I still remember dreading those Saturday mornings when my father would wake us all up by blasting his favorite country music station on the radio. The petulant twang of hanky-tonk music is forever embedded in my mind.
Costello's reverence toward his influences has led him.to cover an array of songs from traditional country greats (George Jones. Hank Williams, Charlie Rich, etc.). Costello's love for country music is no secret: "Different Finger" and "Radio Sweetheart" have a strong Nashville feel.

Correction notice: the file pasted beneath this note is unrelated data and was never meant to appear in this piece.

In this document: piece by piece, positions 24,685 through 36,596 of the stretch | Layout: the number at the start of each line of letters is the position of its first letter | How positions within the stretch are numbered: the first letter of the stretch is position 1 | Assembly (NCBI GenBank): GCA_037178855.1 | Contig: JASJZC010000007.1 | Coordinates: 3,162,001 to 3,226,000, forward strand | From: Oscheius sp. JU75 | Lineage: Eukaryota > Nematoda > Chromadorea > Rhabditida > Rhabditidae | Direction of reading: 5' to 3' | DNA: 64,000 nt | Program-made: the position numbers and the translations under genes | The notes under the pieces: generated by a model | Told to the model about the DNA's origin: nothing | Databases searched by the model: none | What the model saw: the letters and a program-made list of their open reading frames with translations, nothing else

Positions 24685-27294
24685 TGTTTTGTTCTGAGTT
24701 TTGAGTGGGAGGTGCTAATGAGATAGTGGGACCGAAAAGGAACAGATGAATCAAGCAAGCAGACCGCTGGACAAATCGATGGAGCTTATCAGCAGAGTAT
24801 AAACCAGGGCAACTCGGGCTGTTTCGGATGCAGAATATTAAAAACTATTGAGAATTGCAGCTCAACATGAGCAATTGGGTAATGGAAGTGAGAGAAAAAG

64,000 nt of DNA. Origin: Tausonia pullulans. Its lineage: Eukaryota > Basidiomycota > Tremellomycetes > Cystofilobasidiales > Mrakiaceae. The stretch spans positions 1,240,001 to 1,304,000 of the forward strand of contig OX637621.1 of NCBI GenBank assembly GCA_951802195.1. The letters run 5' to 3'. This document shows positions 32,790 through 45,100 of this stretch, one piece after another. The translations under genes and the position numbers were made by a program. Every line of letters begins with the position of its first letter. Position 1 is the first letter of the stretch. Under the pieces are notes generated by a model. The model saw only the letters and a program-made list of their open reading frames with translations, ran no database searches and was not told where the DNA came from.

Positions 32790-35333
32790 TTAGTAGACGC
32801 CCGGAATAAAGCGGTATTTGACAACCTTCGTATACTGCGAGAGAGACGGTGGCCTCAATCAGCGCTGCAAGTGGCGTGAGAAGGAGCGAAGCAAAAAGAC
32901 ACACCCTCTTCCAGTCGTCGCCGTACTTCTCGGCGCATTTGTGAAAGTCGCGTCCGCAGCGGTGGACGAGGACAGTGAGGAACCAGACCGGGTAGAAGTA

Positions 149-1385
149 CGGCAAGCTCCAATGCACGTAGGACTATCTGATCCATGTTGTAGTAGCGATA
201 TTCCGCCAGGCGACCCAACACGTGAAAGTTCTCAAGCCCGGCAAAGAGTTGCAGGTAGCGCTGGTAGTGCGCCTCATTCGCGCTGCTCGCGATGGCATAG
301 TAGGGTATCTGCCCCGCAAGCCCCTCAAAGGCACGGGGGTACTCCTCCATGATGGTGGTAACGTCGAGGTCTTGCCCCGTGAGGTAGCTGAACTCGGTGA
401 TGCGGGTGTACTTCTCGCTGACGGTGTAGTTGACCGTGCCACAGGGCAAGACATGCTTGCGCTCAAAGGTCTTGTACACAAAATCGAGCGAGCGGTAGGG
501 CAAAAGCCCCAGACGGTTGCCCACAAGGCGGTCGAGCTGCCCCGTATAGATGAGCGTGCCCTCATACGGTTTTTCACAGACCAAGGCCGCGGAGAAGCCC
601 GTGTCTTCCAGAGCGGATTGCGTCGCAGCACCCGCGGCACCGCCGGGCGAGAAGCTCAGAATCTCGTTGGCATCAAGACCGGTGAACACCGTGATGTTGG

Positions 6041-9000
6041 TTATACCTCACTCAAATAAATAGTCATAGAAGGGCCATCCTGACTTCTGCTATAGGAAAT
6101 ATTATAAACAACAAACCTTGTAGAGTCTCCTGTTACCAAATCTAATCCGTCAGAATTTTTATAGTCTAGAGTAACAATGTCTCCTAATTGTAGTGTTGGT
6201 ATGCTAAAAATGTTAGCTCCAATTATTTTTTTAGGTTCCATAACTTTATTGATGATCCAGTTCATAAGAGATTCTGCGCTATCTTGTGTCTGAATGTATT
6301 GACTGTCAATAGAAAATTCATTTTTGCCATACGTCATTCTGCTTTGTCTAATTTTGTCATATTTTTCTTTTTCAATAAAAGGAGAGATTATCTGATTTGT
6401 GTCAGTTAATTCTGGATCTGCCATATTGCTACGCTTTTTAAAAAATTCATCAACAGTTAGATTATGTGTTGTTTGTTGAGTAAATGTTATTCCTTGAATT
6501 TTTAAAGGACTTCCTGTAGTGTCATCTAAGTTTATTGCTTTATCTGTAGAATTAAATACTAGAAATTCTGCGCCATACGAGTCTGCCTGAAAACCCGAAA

Costello utilizes the soft, alluring trill of his vocals to compel sympathy for his self-pity — an essential ingredient of country music. He moves you to join in him in tears as he agonizes over unwelcome divorce proceedings in "Brown to Blue."
Perhaps the best thing that can be said about Almost Blue is that a few tracks, most notably "I'm Your Toy (Hot Burrito No. 1)," sound like Elvis could have written them, if not for the lyrical simplicity characteristic of country music.
All previous Costello albums have had diversity in their favor. Almost Blue, from the piano bar sluggishness of "Sweet Dreams" to the upbeat "Honey Hush," suffers from the monotonous twang of the John McFee's (Doobie Brothers) steel guitar. It is there in every song, accenting the melody and irritating the ears.
Maybe it's my father's fault.